Fitzpatrick, Frank (2013) Digital sculpting for historical representation: Neville tomb case study. Masters thesis, University of Huddersfield.

Despite digital 3D polygon modelling applications providing a common and powerful tool-set for archaeological, architectural and historical visualisation over recent years, digital deformation sculpting tools are little used at present within the area of historical visualisation. More commonly applied within the video games and TV/motion picture industries, the intention of this research is to combine such tools and methodologies with existing scanned data and historical knowledge to remediate and re-imagine lost sculptural form. The aim would be to support both academic and public understanding of such missing artefacts. In addition, the research may promote alternative methods of prototyping within traditional stone carving industries and further provide an opportunity to critically evaluate approaches to deliberately mediated sculptural surrogates and their location within historical representation.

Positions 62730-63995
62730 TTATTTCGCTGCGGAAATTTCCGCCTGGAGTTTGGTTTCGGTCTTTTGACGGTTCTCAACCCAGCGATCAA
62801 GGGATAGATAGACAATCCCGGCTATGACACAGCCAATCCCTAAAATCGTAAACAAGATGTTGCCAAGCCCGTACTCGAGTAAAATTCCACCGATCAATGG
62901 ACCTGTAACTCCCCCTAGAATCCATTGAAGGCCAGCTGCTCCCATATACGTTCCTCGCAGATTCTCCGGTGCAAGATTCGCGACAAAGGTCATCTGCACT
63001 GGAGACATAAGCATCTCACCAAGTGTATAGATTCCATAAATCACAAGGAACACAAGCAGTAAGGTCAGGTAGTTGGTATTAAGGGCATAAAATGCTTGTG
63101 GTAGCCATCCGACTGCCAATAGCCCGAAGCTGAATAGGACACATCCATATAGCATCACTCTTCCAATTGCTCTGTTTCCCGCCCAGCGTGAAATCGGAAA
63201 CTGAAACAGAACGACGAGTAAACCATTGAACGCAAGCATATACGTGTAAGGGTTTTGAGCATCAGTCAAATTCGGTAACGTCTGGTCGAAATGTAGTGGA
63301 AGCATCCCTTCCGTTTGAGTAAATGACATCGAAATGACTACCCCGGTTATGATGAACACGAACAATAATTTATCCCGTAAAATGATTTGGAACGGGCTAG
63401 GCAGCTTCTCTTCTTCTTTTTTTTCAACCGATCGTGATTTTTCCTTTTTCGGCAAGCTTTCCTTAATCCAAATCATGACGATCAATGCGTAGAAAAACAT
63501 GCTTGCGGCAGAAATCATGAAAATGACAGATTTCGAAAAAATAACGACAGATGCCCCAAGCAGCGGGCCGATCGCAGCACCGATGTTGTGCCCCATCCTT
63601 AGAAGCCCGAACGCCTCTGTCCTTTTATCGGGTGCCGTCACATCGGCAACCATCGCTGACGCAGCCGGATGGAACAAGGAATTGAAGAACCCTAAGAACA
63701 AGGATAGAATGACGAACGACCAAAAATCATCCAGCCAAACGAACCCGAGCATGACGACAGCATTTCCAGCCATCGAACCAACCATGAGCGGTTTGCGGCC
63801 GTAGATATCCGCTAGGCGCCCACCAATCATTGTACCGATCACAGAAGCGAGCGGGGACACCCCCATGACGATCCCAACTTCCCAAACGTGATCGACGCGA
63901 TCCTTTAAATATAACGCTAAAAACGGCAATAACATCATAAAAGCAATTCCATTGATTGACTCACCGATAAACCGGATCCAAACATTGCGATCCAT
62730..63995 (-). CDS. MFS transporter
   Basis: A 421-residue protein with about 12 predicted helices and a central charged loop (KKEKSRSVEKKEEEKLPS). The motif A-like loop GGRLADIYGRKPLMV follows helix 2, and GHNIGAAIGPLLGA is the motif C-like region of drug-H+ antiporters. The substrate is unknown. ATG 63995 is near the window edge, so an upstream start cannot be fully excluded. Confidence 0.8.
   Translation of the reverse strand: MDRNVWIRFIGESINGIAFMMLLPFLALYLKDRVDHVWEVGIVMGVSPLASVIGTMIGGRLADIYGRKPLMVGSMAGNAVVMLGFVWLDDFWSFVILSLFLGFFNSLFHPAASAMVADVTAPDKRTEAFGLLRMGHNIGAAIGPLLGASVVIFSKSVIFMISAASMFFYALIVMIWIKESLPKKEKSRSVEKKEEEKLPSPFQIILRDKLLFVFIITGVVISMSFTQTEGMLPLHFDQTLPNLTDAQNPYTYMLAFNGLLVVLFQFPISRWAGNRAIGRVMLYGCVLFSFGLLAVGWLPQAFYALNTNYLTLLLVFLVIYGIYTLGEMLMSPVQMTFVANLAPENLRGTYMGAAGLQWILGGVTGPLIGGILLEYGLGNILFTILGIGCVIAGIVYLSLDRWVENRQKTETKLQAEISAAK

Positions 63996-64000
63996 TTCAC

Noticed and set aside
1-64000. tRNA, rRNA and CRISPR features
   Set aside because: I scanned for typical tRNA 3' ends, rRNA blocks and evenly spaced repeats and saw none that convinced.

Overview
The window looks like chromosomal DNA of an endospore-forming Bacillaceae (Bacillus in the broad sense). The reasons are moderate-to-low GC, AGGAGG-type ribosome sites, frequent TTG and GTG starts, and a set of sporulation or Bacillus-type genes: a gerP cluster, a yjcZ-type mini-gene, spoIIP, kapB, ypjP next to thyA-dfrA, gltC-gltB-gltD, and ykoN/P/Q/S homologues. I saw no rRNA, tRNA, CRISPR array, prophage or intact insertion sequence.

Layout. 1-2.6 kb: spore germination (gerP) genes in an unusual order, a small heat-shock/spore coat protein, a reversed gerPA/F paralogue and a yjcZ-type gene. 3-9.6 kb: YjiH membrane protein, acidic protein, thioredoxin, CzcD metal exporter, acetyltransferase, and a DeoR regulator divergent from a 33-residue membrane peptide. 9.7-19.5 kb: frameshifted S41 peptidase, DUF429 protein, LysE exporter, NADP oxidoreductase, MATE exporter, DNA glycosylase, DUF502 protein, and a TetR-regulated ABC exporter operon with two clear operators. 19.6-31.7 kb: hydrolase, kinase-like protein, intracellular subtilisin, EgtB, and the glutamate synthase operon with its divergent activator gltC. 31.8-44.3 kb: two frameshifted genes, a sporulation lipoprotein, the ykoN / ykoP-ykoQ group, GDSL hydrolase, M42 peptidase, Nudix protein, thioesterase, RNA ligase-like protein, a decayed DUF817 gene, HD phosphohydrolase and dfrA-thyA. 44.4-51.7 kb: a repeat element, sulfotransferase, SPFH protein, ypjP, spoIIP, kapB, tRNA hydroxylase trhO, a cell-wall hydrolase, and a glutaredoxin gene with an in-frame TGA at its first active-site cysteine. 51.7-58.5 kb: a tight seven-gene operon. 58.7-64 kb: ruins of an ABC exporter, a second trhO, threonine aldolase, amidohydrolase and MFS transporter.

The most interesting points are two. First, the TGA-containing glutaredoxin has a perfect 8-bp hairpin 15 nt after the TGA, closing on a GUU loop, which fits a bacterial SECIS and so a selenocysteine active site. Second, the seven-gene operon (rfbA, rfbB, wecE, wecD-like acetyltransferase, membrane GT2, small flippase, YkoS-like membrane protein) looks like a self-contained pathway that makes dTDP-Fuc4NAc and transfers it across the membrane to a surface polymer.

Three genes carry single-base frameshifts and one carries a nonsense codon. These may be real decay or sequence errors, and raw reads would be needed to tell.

The intended research will focus on an examination and partial re-construction of the Neville tomb at Durham Cathedral. An example of cultural vandalism, the tomb has been damaged at key moments throughout several hundred years of social and religious upheaval. It will provide the researcher with an opportunity to re-create and interpret some of the lost sculptural forms carved upon it. In addition, it affords the opportunity to further explore the use of polychrome on medieval stone carving.

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